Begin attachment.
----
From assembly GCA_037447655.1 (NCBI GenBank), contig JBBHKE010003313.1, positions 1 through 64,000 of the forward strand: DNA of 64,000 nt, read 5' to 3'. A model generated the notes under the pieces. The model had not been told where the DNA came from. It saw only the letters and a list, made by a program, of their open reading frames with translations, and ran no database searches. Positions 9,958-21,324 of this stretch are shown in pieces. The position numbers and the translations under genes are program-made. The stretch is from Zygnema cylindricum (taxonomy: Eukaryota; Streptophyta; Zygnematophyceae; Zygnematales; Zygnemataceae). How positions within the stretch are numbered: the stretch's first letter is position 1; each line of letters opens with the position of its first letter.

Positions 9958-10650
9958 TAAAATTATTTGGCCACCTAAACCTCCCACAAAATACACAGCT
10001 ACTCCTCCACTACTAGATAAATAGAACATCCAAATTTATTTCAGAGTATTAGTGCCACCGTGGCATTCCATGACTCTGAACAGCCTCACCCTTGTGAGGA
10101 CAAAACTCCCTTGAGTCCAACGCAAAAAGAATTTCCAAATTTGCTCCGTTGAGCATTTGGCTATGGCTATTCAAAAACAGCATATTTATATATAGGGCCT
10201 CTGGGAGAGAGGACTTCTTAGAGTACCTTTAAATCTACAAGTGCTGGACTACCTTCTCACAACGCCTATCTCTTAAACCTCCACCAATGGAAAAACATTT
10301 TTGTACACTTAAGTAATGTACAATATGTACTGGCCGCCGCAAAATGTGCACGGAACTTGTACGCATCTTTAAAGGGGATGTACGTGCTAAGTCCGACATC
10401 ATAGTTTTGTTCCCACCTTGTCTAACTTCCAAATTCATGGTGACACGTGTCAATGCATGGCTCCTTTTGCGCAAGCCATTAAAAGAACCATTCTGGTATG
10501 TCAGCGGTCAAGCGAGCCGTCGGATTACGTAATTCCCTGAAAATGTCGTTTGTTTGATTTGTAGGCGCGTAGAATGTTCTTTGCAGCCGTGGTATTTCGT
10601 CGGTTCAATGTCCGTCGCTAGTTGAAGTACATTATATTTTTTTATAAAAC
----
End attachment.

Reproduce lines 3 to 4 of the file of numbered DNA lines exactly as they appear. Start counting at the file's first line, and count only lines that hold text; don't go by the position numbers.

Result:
9958 TAAAATTATTTGGCCACCTAAACCTCCCACAAAATACACAGCT
10001 ACTCCTCCACTACTAGATAAATAGAACATCCAAATTTATTTCAGAGTATTAGTGCCACCGTGGCATTCCATGACTCTGAACAGCCTCACCCTTGTGAGGA